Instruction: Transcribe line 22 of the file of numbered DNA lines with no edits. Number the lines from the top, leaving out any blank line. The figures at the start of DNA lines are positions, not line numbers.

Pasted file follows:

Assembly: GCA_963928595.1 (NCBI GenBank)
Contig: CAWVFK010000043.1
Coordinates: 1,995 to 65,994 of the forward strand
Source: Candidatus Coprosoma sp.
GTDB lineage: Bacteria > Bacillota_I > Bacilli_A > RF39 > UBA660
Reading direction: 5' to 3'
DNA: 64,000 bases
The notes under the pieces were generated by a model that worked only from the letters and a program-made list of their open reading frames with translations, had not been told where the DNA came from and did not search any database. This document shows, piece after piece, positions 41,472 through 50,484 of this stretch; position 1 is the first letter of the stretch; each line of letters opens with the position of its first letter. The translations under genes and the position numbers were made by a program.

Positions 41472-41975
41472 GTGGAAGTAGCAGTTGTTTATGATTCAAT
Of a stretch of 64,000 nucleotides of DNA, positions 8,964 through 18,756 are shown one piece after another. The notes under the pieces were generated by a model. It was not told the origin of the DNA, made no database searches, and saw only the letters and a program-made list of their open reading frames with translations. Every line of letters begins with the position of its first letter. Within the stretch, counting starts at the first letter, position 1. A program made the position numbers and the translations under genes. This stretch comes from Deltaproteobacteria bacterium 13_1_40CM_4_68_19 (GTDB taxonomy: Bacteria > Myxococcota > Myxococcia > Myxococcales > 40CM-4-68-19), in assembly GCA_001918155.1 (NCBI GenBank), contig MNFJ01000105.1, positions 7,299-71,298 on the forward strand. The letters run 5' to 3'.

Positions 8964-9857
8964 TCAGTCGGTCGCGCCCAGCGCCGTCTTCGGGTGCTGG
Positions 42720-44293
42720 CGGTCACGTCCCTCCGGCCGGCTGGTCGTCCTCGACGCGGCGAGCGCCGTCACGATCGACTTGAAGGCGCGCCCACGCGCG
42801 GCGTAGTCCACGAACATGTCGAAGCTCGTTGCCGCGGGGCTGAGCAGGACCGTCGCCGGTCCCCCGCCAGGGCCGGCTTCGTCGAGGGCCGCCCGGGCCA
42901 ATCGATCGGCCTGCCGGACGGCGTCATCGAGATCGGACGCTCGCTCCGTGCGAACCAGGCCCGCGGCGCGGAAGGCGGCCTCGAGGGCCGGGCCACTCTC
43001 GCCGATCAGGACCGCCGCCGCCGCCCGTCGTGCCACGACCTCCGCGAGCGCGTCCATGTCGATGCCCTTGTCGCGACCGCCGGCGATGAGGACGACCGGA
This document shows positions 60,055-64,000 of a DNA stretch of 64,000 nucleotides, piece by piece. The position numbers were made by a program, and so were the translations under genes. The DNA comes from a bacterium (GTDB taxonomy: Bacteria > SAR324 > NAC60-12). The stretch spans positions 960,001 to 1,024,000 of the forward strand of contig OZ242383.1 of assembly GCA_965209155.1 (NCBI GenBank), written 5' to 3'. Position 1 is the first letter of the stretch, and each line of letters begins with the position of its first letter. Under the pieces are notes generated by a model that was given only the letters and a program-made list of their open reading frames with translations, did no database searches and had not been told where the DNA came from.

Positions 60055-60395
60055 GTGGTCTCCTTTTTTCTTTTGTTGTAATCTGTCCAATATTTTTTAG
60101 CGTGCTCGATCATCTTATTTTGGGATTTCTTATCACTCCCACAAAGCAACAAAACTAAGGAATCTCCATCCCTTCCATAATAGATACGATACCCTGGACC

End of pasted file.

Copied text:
60101 CGTGCTCGATCATCTTATTTTGGGATTTCTTATCACTCCCACAAAGCAACAAAACTAAGGAATCTCCATCCCTTCCATAATAGATACGATACCCTGGACC